Under the foregoing clear provisions of law, we find that the agrarian court committed no reversible error when it dismissed the petition, firstly, because under the aforequoted section 9 of Rep. Act 1199, the contract of lease entered into by the petitioner and Porfirio Potente did not of itself extinguish the relationship of landlord and tenant between the petitioner and the respondent, and the lessee Potente should assume the obligations of the former landholder, the herein petitioner, in relation to his tenant, the herein respondent; secondly, because under section 49, a tenant cannot be dispossessed of his holding except for any of the causes enumerated in said section 50, and certainly the lease of the land in question to Potente is not one of those causes for the dispossession of a tenant enumerated in section 50 of the Tenancy Law quoted above. Consequently, we hold that under the provisions of law governing the case, the petition under consideration is completely untenable, for once a tenancy relationship is established, the tenant is entitled to security of tenure with right to continue working on and cultivating the land until he is dispossessed of his holdings for just cause provided by law or the tenancy relationship is legally terminated.

Petitioner contends, however, that sections 9 and 50 of Republic Act 1199 are unconstitutional and void for they are against paragraph 1, section 1 of Article III — Bill of Rights of our Constitution. It is argued that the petitioner has a perfect right to dispossess his tenant because he wants to lease his land to a third person for the purpose of converting it into a ZACATAL and that "the lessee has a perfect right to employ laborers of his own choice and to deny a lessee that right will be tantamount to a deprivation of the right of the owner to lease his land for a better income, for no lessee will enter into a contract of lease of a riceland to convert the same into a ZACATAL if he will be denied the freedom to employ a tenant of his own choice." We find no merit in this contention. The provisions of law assailed as unconstitutional do not impair the right of the landowner to dispose or alienate his property nor prohibit him to make such transfer or alienation; they only provide that in case of transfer or in case of lease, as in the instant case, the tenancy relationship between the landowner and his tenant should be preserved in order to insure the well-being of the tenant or protect him from being unjustly dispossessed by the transferee or purchaser of the land; in other words, the purpose of the law in question is to maintain the tenants in the peaceful possession and cultivation of the land or afford them protection against unjustified dismissal from their holdings. Republic Act 1199 is unquestionably a remedial legislation promulgated pursuant to the social justice precepts of the Constitution and in the exercise of the police power of the State to promote the common weal. It is a statute relating to public subjects within the domain of the general legislative powers of the State and involving the public rights and public welfare of the entire community affected by it. Republic Act 1199, like the previous tenancy laws enacted by our lawmaking body, was passed by Congress in compliance with the constitutional mandates that "the promotion of social justice to insure the well-being and economic security of all the people should be the concern of the State" (Art. II, sec. 5) and that "the State shall regulate the relations between landlord and tenant . . . in agriculture . . ." (Art. XIV, sec. 6).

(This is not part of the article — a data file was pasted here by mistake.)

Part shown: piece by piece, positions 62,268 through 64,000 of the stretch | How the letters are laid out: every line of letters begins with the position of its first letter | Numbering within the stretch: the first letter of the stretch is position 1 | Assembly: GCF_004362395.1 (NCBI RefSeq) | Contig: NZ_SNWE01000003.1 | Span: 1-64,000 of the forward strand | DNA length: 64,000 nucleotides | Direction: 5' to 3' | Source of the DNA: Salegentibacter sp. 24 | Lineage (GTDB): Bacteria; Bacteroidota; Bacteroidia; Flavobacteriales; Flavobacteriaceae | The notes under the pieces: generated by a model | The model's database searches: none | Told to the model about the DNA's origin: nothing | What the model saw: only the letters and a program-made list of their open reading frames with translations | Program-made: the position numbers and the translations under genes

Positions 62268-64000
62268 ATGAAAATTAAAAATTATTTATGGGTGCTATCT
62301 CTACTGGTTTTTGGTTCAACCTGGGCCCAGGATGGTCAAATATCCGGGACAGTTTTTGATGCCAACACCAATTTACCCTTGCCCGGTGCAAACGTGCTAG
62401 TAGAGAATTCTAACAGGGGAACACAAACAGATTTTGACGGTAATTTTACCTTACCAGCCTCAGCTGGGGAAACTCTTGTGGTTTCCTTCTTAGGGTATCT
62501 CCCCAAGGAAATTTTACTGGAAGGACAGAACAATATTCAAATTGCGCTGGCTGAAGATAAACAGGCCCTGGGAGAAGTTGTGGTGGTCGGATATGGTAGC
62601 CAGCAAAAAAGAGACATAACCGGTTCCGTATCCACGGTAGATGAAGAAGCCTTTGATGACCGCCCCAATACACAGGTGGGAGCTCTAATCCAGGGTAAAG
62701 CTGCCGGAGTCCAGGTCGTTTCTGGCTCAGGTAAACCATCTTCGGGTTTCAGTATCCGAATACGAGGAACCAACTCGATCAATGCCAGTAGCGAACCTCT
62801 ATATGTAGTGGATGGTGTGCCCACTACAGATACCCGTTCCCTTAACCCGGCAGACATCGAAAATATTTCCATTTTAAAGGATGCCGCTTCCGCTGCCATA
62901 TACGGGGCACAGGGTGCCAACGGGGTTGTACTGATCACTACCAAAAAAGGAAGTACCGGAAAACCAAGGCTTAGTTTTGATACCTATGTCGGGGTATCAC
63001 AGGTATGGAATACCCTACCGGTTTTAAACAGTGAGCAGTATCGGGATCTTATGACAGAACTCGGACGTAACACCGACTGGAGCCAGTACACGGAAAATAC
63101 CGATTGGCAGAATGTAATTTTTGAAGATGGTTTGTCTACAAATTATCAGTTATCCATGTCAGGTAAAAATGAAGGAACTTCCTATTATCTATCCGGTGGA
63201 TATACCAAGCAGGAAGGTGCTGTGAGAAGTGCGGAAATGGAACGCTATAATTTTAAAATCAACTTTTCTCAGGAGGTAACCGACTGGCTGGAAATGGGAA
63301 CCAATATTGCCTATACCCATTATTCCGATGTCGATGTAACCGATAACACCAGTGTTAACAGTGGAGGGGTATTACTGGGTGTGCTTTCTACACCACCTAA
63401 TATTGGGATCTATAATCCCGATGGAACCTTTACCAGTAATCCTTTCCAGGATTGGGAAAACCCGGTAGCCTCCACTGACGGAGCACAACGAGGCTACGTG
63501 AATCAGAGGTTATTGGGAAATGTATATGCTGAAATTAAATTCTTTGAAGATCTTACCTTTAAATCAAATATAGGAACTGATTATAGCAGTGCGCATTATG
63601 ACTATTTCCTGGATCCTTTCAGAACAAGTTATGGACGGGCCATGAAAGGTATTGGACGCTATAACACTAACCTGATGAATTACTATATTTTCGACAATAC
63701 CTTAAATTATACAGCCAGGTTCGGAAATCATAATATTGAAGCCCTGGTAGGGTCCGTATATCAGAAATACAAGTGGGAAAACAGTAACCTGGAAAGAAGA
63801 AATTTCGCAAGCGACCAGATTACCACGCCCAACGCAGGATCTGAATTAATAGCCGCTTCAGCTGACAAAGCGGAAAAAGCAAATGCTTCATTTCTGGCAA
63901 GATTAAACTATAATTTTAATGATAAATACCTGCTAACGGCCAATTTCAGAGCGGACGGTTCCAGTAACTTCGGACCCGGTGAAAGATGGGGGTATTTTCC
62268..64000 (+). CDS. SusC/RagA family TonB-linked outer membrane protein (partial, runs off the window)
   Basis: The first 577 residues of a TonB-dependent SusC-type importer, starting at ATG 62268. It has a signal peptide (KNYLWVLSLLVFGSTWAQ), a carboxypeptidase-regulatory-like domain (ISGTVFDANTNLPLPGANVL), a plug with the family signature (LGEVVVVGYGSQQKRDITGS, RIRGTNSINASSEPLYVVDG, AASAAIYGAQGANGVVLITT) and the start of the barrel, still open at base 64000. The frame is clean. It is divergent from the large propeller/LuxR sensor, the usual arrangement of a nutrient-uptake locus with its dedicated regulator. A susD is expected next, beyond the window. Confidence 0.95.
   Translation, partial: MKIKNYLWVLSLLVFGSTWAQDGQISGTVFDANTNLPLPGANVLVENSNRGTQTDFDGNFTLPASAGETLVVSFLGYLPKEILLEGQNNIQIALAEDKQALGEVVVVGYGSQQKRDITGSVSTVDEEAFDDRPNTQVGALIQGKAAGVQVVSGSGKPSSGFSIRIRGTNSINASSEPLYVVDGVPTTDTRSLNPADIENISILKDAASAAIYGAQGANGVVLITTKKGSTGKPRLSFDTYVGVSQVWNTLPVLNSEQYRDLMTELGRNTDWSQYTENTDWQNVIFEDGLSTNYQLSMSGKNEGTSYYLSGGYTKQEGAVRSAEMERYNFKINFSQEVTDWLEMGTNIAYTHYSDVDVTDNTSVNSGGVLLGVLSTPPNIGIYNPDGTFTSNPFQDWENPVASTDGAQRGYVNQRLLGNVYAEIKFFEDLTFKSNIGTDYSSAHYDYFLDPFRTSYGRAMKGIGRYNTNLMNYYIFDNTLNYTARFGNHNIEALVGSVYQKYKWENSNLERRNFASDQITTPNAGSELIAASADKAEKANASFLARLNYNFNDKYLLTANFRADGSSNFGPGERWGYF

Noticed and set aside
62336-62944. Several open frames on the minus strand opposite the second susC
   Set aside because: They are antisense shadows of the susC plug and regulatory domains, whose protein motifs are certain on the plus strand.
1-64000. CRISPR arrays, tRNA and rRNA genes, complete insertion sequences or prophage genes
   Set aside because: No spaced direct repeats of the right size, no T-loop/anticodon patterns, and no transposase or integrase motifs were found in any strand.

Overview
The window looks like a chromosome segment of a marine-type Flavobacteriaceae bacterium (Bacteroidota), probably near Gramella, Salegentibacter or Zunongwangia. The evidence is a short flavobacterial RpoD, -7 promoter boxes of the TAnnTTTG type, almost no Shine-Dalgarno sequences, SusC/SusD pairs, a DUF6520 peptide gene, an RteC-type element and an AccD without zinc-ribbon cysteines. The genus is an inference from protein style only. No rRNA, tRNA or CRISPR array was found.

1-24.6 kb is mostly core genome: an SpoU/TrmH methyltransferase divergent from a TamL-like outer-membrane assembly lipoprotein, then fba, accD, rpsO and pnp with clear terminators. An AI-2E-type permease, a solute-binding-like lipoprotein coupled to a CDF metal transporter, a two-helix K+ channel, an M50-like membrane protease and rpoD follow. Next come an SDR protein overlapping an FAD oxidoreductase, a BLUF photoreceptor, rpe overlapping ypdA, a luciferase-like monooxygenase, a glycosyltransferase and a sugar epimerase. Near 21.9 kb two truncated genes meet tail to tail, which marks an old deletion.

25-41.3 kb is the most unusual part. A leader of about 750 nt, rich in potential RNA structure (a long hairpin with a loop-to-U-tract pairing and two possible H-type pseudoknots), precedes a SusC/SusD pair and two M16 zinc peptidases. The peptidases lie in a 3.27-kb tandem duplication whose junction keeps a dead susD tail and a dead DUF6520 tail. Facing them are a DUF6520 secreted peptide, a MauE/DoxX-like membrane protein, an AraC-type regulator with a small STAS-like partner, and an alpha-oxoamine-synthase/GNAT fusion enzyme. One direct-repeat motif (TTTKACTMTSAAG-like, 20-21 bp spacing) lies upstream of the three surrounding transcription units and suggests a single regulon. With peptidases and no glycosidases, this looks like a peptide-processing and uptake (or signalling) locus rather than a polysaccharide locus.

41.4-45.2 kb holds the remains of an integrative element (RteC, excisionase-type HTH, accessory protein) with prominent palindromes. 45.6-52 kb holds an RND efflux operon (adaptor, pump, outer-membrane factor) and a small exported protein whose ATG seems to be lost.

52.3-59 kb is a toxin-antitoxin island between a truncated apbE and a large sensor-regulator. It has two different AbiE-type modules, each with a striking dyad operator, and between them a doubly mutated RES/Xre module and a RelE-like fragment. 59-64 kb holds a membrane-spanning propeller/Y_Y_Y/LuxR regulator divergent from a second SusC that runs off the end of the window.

As to the last question raised by the petitioner, to wit, whether the ZACATE is an agricultural product as contemplated by Act 1199, we find unnecessary to discuss it in view of the foregoing conclusion we arrived at, for the true question involved in the case is whether the lease of petitioner’s land to Porfirio Potente constitutes just cause for dispossessing the respondent of his holding on the land as tenant thereof.

Wherefore, finding no error in the order appealed from, the same is hereby affirmed with costs against the Petitioner-Appellant.

Bengzon, Padilla, Montemayor, Reyes, A. Bautista Angelo, Labrador, Concepcion, Reyes, J.B.L. and Felix, JJ., concur.